The road north to Ginsenyi snaked through unbelievably lush countryside, with terraced fields of tea, coffee, bananas and sugar cane. The man in front of us laughed and chatted with his fellow passengers, and while it was hard not to notice that part of his skull was missing, his levity seemed to compliment this picturesque landscape, adding hope, humor and beauty to the journey. We spent three days on the shores of Lake Kivu, in the scenic shadows of a chain of seven volcanoes; just a couple hundred meters down the beach, large villas occupy the small peninsula town of Goma, Congo. We considered taking a day to see Congo for ourselves, but there isn't enough Prozac in the world to enable H's mom to deal with that, so we gave it a miss. Traveler friends with less anxious moms confirmed that Congo is very much a war zone in places, with guns and decimated buildings everywhere you look. What a difference a border makes!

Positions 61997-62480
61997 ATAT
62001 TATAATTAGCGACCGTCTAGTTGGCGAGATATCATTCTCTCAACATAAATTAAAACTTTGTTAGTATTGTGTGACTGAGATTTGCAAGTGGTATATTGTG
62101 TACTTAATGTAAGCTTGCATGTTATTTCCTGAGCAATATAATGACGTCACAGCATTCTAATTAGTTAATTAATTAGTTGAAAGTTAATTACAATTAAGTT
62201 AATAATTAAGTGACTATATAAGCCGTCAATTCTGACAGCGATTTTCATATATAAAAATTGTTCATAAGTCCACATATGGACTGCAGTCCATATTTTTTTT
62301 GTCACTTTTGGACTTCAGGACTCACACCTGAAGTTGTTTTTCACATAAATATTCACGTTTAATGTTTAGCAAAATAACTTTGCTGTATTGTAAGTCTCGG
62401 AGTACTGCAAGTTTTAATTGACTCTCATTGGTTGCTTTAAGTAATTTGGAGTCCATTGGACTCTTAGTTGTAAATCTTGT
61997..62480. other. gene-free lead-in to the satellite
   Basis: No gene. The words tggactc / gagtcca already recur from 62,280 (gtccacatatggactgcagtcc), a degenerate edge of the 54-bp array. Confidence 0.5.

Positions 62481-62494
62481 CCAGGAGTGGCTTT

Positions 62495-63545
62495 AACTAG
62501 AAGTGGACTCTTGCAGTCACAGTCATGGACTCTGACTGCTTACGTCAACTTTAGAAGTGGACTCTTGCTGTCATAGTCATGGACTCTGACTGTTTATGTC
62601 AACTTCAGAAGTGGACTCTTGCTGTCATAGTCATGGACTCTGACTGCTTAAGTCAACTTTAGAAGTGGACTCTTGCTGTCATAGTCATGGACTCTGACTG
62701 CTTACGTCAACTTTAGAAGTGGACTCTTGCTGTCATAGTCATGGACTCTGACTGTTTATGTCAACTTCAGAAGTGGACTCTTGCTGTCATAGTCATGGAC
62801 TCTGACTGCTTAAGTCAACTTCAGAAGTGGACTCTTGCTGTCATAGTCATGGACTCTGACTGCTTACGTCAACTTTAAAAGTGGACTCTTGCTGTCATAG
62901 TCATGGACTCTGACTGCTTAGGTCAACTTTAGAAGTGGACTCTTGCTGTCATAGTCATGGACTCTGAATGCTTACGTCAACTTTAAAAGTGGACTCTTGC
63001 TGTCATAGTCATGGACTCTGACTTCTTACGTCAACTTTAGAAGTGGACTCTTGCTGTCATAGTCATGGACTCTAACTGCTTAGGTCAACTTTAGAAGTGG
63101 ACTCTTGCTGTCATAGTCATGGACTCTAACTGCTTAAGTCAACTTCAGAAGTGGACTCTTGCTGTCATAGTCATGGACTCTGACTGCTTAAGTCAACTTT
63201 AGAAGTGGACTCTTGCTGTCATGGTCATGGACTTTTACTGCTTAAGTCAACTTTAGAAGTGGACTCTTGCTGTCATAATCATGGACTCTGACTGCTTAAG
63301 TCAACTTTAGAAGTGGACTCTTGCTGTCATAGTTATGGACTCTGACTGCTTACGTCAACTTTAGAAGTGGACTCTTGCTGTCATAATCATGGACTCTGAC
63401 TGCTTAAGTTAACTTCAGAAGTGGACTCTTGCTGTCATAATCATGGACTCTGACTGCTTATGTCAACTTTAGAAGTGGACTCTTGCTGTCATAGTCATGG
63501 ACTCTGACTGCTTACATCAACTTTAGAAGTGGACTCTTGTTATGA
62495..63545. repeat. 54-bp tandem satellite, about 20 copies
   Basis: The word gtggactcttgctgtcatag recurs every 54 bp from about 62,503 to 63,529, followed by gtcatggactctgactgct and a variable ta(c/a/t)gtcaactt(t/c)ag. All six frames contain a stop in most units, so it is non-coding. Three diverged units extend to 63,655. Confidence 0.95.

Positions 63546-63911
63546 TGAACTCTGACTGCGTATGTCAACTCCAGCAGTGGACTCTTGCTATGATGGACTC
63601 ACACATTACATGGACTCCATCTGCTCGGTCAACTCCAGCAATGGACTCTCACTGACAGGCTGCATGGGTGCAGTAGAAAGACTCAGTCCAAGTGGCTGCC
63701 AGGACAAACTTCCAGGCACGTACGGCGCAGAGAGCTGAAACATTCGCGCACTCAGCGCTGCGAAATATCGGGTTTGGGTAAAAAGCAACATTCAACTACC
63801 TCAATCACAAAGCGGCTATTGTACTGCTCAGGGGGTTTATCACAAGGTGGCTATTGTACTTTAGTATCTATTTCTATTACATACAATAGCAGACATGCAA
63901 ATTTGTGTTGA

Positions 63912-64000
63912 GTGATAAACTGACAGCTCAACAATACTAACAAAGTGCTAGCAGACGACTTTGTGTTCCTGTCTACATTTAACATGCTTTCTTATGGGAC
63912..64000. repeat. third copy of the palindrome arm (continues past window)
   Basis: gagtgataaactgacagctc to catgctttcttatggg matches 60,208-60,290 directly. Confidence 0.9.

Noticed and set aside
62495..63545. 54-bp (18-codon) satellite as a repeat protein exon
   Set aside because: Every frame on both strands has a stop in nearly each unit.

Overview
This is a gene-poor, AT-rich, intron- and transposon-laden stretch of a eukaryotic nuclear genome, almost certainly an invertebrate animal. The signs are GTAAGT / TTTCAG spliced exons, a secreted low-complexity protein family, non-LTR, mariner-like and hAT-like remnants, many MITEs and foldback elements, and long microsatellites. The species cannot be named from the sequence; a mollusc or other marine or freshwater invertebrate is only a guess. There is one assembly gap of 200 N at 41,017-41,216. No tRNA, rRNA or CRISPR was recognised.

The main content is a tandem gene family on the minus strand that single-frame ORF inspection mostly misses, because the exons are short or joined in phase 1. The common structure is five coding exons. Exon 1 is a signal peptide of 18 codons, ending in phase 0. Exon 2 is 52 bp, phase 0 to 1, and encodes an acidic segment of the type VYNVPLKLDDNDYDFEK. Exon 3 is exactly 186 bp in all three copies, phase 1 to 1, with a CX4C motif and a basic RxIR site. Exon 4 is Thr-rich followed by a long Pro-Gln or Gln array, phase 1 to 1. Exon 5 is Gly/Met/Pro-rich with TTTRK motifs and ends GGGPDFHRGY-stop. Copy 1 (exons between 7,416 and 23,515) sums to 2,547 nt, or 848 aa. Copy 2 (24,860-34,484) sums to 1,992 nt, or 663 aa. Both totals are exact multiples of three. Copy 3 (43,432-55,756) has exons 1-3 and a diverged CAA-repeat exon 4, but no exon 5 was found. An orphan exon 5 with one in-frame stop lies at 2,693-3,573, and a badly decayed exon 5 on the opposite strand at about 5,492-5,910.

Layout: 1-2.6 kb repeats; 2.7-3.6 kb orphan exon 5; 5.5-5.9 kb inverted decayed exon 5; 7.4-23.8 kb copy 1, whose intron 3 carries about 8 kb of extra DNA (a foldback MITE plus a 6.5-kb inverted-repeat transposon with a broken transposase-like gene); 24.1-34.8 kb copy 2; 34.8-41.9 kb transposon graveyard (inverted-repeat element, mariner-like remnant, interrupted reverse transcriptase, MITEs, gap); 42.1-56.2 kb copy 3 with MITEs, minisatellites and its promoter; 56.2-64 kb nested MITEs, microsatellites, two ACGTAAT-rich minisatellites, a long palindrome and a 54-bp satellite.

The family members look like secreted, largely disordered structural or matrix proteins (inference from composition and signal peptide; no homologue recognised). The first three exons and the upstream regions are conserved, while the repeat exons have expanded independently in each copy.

From Gisenyi we made our way over a rain-soaked mountain pass to Ruengherie, the primary base camp for Rwanda's thriving gorilla trekking enterprise. Having hooked up with a couple other travelers with whom we planned to share the taxi ride the next morning, we made like kids on Christmas Eve and tried to tame our anticipation in order to get some much-needed rest before the big hike.